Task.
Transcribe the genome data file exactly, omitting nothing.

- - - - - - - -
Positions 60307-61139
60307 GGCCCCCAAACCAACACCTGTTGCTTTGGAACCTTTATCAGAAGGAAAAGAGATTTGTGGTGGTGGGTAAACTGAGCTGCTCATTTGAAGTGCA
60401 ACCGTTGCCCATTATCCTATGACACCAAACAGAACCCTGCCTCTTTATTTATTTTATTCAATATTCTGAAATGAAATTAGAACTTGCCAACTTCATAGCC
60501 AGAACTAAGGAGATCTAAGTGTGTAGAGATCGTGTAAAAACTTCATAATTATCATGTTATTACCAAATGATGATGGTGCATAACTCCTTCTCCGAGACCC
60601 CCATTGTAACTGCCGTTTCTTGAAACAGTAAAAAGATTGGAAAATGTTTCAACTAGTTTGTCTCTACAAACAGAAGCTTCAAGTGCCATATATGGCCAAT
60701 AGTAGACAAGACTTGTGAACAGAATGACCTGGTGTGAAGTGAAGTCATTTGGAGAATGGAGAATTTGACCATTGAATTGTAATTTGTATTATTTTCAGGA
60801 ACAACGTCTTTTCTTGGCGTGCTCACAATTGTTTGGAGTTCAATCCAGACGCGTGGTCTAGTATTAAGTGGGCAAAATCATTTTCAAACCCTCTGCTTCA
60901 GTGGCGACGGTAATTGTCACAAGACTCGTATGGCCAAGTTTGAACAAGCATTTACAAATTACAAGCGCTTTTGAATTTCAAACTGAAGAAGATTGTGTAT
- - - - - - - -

Positions 60307-61139
60307 GGCCCCCAAACCAACACCTGTTGCTTTGGAACCTTTATCAGAAGGAAAAGAGATTTGTGGTGGTGGGTAAACTGAGCTGCTCATTTGAAGTGCA
60401 ACCGTTGCCCATTATCCTATGACACCAAACAGAACCCTGCCTCTTTATTTATTTTATTCAATATTCTGAAATGAAATTAGAACTTGCCAACTTCATAGCC
60501 AGAACTAAGGAGATCTAAGTGTGTAGAGATCGTGTAAAAACTTCATAATTATCATGTTATTACCAAATGATGATGGTGCATAACTCCTTCTCCGAGACCC
60601 CCATTGTAACTGCCGTTTCTTGAAACAGTAAAAAGATTGGAAAATGTTTCAACTAGTTTGTCTCTACAAACAGAAGCTTCAAGTGCCATATATGGCCAAT
60701 AGTAGACAAGACTTGTGAACAGAATGACCTGGTGTGAAGTGAAGTCATTTGGAGAATGGAGAATTTGACCATTGAATTGTAATTTGTATTATTTTCAGGA
60801 ACAACGTCTTTTCTTGGCGTGCTCACAATTGTTTGGAGTTCAATCCAGACGCGTGGTCTAGTATTAAGTGGGCAAAATCATTTTCAAACCCTCTGCTTCA
60901 GTGGCGACGGTAATTGTCACAAGACTCGTATGGCCAAGTTTGAACAAGCATTTACAAATTACAAGCGCTTTTGAATTTCAAACTGAAGAAGATTGTGTAT